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You asked: Brodeur, Sabres, Vegas, more

You sent us your questions and ESPN.com's Scott Burnside and Pierre LeBrun have a few answers for you. Here are 10 to ponder:

Will this be the year Martin Brodeur really hits the wall and is no longer the same dominant goalie that we are all used to? Do the Devils miss the playoffs for the first time since 1996? -- Zach Emery (Glen Rock, N.J.)

Burnside: I've been predicting the Devils' demise for years now (luckily for me, they continue to flop in the playoffs), but I don't think this is the season the streak ends. Brodeur may play fewer games even if he's healthy, but he's still an all-world netminder and the Devils have enough offense and a solid blue line to comfortably qualify for the postseason again. After that, well, that's another story.

The Sabres have arguably the best goalie in the NHL and the defense is pretty good with seasoned veterans and good youth, including Calder winner Tyler Myers. However, the offense is questionable. Do the Sabres have enough offensive firepower to make a serious Cup run? -- Ryan Siskar (Tonawanda, N.Y.)

LeBrun: Actually, I'm more confident about the offense, especially with the addition of rookie Tyler Ennis for a full season and what I believe will be comeback seasons for Drew Stafford and Thomas Vanek. But it's the blue-line corps that worries me somewhat after the departures of Henrik Tallinder and Toni Lydman. Jordan Leopold and Shaone Morrison plugged those holes. I don't see that as an even trade. But if Butler and Sekera make strides, perhaps the gap is covered. Playoffs? Yes, I see the Sabres making the playoffs.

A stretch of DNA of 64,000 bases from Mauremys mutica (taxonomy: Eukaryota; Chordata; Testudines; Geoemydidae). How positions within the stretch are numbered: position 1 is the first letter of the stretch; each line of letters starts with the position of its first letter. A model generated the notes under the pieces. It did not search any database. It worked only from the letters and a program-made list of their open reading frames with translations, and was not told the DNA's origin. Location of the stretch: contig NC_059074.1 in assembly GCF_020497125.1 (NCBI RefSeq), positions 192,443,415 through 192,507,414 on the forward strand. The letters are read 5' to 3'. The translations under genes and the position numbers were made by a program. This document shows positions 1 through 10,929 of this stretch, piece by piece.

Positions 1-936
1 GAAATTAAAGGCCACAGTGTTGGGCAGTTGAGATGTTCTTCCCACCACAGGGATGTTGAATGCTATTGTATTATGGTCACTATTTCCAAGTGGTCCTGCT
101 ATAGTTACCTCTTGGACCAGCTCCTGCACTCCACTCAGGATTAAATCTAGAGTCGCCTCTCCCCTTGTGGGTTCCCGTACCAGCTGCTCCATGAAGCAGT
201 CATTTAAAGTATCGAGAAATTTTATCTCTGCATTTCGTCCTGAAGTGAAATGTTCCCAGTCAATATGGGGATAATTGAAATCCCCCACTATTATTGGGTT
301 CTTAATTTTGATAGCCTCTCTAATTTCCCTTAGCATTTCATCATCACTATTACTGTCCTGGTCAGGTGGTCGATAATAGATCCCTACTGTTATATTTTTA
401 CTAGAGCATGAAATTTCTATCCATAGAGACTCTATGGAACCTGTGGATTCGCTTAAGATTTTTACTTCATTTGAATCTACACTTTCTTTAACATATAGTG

Was trading off Simon Gagne a bad decision? Can the flyers pull through this year? -- Ian (Philadelphia, Pa.)

Burnside: I think it was a calculated risk by Philadelphia GM Paul Holmgren. By bringing in Nikolay Zherdev, there's a chance to upgrade the Flyers' offense moving forward. And given Gagne's history of injury problems, it made sense to move him as opposed to a younger asset like Claude Giroux or Jeff Carter. Now, Zherdev has proven difficult to coach, so that is an unknown going forward. There's also the possibility Gagne has a banner year in Tampa Bay. It will be interesting for sure.

Winnipeg and Quebec are always mentioned as possible destinations whenever there is talk of a franchise being sold and/or relocated. Why not Houston ? Fourth largest TV market, Toyota Center ... Seems like everything would be in place to put a team in Houston instead of going back into markets in Canada where it didn't work before from a revenue stream standpoint. -- Don Helbig (Fairfield/Ohio)

What are the odds of Vegas getting an NHL team in the next few years. Or at the least, getting the AHL to expand west. We have a good base of hockey fans here (and many more who travel here for ECHL and Kings "Frozen Fury" games) but the ECHL just isn't cutting it anymore. -- Kris (Las Vegas)

LeBrun: Winnipeg is definitely at the top of the list to get a team; the league is not even trying to hide that now. Houston and Las Vegas are bigger cities, but do they have bigger hockey fan bases? Um, no. One thing I think we've all learned from the struggles in Phoenix, Florida and Nashville -- converting fans isn't that easy. Winnipeg is a break-even proposition at best for any owner (there just isn't enough corporate money in that town), but the place will be packed every night and the team will lead every newscast. It's time to put a team back there, and the Coyotes will move next season unless the City of Glendale can iron out its issues and find an owner before we get to the halfway point of this season.